Lessons on the Heart From a Dirty Pot

It’s funny how God can shed light on our lives and hearts through the most mundane of things. Today was another such glean, albeit while getting my hands dirty in the suds.

I began my adult life as a cook. Nothing glamorous. I even flirted with culinary school and had aspirations of opening my own restaurant one day. Cooking brings me pleasure; I find it relaxing, though if you ask my wife, it seems to create its own stress for me but that’s another story. So the other day, while cleaning up the dishes, I looked down at one of my old, favorite pans and saw that it was charred black on the underside. My first instinct was to grab a steel wool pad and begin to scrub it clean. Five minutes into scrubbing I realized that this was going to take more effort than I had first predicted.

I see many Muslims, young and old, struggling to operationalize their Islam. To take the Qur’an, the Sunnah, all of the books, the tapes (dating myself), the lectures, and synthesize them into something that can be acted upon. I have seen so many young intrepid seekers reading treatises on spiritual refinement only to be frustrated by the density of its prose, the inaccessibility of its Arabic, or a combination of the two. Part of the this I feel stems from an unrealistic assessment of what spiritual refinement will require of the apprentice. And just like my aching arms and back, I realized I was not going to get that pot clean in one sitting. Similarly, our hearts will not be scrubbed clean in one fell swoop, especially if we have neglected its care and upkeep over the years.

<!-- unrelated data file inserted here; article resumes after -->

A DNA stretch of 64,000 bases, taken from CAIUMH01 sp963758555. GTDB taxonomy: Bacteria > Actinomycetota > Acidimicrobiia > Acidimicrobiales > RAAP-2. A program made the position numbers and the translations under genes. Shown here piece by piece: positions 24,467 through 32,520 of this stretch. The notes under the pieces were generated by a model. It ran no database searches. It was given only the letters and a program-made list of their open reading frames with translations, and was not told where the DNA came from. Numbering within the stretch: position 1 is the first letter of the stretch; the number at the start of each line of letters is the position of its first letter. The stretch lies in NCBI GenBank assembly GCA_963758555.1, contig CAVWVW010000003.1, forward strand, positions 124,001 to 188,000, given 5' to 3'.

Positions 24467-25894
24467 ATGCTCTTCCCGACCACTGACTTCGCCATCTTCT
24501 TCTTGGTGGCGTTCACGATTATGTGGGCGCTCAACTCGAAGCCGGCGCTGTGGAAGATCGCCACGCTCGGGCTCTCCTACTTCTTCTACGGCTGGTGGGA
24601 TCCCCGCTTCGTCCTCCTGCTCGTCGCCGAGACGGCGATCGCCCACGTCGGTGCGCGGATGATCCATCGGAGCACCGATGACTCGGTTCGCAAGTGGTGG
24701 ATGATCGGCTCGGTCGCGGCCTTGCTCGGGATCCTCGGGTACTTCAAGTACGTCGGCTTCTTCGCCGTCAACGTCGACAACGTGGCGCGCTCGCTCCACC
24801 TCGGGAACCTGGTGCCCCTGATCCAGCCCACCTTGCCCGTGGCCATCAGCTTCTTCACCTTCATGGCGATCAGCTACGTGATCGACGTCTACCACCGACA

So I set down my pan, stepped back and looked at what I had done. Sweat dripping from my brow, I saw that I had indeed made a bit of progress: some of the shinning stainless steel had begun to show through in one spot. But I was exhausted, not to mention my one-year-old daughter was calling for me to come and play with her. So what I resolved to do was that everyday, I would soak my pan for a few minutes and then after dinner, turn it over, get out a new steel wool pad, and scrub a new spot. I must say, my pan is looking better and better each day. However, to avoid becoming too insufferably pleased with myself, I am cognizant that I also use this pan everyday to cook with, meaning that it will also blacken a little bit each day and thus, if I only scrub just enough to remove today’s cooking, I will make little progress. What’s needed is to go above and beyond, even if only by small increments, so that not only do I make “progress,” but that I also develop a habit of doing good, as Imam al-Haddad quoted once: “goodness is a habit”/الخير عادة.

God willing, I pray this will shed some light on the practical nature of attempting to clean and refine one’s heart. The Prophet said صلى الله عليه وسلم,

أن أحب الأعمال أدومها إلى الله وإن قل

“The most beloved deeds to God are those done with consistency, even if their are infrequent.” — al-Bukhari

And God knows best.